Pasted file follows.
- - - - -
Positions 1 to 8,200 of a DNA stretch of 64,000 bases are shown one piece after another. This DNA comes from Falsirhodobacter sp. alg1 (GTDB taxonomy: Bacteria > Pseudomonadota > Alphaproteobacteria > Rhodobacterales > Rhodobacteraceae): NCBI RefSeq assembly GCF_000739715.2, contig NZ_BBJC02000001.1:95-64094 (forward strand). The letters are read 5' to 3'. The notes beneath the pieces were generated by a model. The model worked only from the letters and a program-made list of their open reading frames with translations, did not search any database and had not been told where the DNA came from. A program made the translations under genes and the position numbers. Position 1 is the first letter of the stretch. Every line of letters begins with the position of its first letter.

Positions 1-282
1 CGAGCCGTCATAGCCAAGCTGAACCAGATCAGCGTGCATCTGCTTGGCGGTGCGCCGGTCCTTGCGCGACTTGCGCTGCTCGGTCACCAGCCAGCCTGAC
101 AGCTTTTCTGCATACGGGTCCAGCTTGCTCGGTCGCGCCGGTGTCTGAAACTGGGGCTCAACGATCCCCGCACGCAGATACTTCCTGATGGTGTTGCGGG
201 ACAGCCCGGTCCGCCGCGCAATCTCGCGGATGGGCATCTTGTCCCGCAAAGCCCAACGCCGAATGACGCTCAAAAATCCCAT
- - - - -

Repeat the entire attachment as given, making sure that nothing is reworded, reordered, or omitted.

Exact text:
Positions 1 to 8,200 of a DNA stretch of 64,000 bases are shown one piece after another. This DNA comes from Falsirhodobacter sp. alg1 (GTDB taxonomy: Bacteria > Pseudomonadota > Alphaproteobacteria > Rhodobacterales > Rhodobacteraceae): NCBI RefSeq assembly GCF_000739715.2, contig NZ_BBJC02000001.1:95-64094 (forward strand). The letters are read 5' to 3'. The notes beneath the pieces were generated by a model. The model worked only from the letters and a program-made list of their open reading frames with translations, did not search any database and had not been told where the DNA came from. A program made the translations under genes and the position numbers. Position 1 is the first letter of the stretch. Every line of letters begins with the position of its first letter.

Positions 1-282
1 CGAGCCGTCATAGCCAAGCTGAACCAGATCAGCGTGCATCTGCTTGGCGGTGCGCCGGTCCTTGCGCGACTTGCGCTGCTCGGTCACCAGCCAGCCTGAC
101 AGCTTTTCTGCATACGGGTCCAGCTTGCTCGGTCGCGCCGGTGTCTGAAACTGGGGCTCAACGATCCCCGCACGCAGATACTTCCTGATGGTGTTGCGGG
201 ACAGCCCGGTCCGCCGCGCAATCTCGCGGATGGGCATCTTGTCCCGCAAAGCCCAACGCCGAATGACGCTCAAAAATCCCAT